2. Daniel, I was part of that discussion on B-Greek. Randall’s comment crystallized for me what I have been thinking about exegesis for years. As I said on the list, a former professor from seminary used to quip “Exegetical methodology is controlled by the exegetical goal.” In other words, there is a theological motivation for exegesis that is quite different from what literary critics do in other languages. How many exegesis classes do you see in graduate level programs in French or Russian? Your comments on how we read our own language are quite instructive. To paraphrase another former professor, Moises Silva, if we did with your own language what NT exegetes do with Greek (and Hebrew), people would just look at us oddly and quietly slip away…

    • Hi Barry! I found your contributions to the thread very helpful–I love your old prof’s quote. And, I love Silva’s take; his first chapter (I think) in God, Language and Scripture is classic, especially the example of exegeting a pantyhose ad. I do something similar with my Greek students to show them how artificial and contrived so much of what passes for exegesis actually is.

      • learnfrenchwiththebible says:

        It would be great if you would post sometime what you do for your students to explain what passes for “exegesis”!

  3. Pingback: Exegesis | Meditationes

  4. Great post Daniel. I like when you say “That kind of exegesis results from an approach to texts that I like to call ‘the Bible Code mentality.’ I am afraid that our approaches to teaching Greek probably contribute significantly to that mentality.” I absolutely agree. I took one month of tutoring at the Polis center in Jerusalem and it completely changed my mind concerning greek language instruction. I’m now working for fluency so that, as you say, exegesis will become unnecessary.

  5. Daniel,

    Thank you for your stimulating post.

    I hope that you are working for the very long term because it is difficult to see how much progress can be made in the short term. When you look at studies for how long it takes native English speakers to achieve the type of facility in a language that you are hoping for and then match that to Hebrew and Greek you are looking at an investment of time and money that frankly the church as a whole in North America is not willing to make in its pastors.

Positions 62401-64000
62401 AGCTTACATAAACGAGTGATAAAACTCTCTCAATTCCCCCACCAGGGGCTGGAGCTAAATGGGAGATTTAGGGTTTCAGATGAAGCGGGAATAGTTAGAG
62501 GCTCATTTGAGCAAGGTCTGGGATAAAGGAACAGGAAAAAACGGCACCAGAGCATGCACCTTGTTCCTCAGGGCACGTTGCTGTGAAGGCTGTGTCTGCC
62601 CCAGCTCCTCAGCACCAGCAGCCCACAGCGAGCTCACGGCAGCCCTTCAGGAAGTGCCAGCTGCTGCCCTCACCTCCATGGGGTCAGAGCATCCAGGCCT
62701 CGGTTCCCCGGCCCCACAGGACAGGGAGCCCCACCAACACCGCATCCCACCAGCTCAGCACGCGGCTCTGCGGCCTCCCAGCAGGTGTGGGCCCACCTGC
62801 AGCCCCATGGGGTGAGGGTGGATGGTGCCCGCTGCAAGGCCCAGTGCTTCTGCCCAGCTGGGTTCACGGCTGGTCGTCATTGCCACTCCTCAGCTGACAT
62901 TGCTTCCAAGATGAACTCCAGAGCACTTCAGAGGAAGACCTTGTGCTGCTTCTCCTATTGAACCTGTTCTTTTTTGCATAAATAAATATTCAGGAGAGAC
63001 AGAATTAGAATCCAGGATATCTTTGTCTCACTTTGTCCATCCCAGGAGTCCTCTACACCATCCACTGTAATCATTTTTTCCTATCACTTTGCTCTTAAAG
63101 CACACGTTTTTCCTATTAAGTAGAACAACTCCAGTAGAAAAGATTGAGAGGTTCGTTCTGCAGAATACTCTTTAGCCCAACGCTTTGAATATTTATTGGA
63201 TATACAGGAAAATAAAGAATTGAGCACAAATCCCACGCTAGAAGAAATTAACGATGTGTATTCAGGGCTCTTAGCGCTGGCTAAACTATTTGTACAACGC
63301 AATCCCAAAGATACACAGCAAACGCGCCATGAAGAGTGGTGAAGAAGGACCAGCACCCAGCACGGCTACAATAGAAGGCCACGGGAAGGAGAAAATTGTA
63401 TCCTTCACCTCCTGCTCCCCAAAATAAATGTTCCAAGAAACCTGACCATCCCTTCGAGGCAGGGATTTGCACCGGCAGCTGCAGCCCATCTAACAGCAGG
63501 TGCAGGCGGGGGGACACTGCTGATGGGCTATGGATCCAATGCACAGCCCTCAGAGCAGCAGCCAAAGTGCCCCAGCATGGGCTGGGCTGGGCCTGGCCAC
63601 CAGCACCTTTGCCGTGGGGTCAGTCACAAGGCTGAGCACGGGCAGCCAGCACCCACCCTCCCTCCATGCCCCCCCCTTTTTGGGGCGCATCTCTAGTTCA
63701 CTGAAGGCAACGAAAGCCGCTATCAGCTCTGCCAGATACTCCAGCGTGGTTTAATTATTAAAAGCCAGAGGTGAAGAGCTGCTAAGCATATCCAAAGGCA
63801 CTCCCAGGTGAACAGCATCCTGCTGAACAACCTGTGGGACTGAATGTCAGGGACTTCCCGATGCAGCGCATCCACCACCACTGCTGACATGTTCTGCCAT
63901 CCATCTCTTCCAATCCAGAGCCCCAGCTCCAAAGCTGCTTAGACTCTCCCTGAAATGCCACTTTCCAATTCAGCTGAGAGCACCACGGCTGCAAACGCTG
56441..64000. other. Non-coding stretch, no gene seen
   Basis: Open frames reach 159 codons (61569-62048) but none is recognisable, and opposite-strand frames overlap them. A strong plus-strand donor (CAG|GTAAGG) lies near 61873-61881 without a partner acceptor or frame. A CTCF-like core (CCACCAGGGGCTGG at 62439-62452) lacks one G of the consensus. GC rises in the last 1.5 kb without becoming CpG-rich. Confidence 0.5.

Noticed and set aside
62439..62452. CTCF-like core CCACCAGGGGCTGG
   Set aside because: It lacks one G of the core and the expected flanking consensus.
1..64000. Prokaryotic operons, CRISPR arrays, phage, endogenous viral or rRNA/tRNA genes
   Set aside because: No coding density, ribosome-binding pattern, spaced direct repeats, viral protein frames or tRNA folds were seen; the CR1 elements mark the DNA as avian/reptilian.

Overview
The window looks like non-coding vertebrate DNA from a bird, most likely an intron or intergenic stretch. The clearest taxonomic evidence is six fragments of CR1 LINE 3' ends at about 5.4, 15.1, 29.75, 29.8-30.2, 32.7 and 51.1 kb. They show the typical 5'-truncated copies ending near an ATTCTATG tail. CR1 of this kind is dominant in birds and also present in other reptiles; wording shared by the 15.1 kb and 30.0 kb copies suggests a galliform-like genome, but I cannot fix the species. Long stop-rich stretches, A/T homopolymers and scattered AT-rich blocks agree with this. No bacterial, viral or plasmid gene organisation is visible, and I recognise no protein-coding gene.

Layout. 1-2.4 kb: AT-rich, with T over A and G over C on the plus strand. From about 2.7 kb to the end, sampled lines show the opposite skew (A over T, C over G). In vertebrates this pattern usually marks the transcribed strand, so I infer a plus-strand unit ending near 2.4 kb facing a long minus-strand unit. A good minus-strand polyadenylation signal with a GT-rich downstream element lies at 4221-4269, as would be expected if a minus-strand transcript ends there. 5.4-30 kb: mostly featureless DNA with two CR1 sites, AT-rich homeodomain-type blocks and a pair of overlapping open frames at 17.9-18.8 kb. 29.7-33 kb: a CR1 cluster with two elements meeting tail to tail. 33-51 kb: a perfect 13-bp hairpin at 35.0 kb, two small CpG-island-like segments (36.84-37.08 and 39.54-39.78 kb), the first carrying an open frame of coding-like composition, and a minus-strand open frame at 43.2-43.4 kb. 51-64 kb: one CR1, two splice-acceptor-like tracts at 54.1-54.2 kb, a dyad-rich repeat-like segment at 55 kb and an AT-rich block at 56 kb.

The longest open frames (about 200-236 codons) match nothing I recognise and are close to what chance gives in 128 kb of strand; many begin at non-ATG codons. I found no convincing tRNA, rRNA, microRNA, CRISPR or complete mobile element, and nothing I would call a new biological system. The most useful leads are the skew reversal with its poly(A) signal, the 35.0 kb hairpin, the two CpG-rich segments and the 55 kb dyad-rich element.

BTW – While you are naturally focused on Greek it is important to remember that we need to teach future pastors Greek, Hebrew (and Aramaic), while also working on many of the other disciplines such as Systematic and Historical Theology, Homiletics, Apologetics, Worship, etc … This means that we don’t just need to have a better method for approaching Greek we need to convince the church of the need to invest a truly educated clergy.

    Hang in there and keep up the good work!

    Your brother,

    David

  6. pnitz says:

    “Yes, but can they do EXEGESIS?” I’ve heard it many times, too. The latest twist was, “Yes, but can they read scholarly commentaries about the text?”
    My response has been similar to what has been said here and on B-Greek. If “exegesis” means understanding the text better, then the communicative approach certainly does lead to that.

    As soon as we mention “exegesis” and interpretation, faith becomes part of the equation. Do we approach this simply as ancient literature, or was there divine intention and control over things as small as the choice of verbal aspect?

    If we fall in the verbal inspiration group (I do), that does not thereby mean that we imagine a magical, mystical, allegorical meaning is hidden within. We maintain the hermeneutic principle: stick with the plain meaning of the words. But we would say that if something was phrased in a certain way in this divine literature, it didn’t happen by accident.

    By the way, I recently stumbled across a reference to “exegesis” from outside the realm of Biblical interpretation. See a screen shot here:
    https://groups.google.com/forum/?hl=en&fromgroups#!topic/ancient-greek-best-practices/qZsTTgOdARw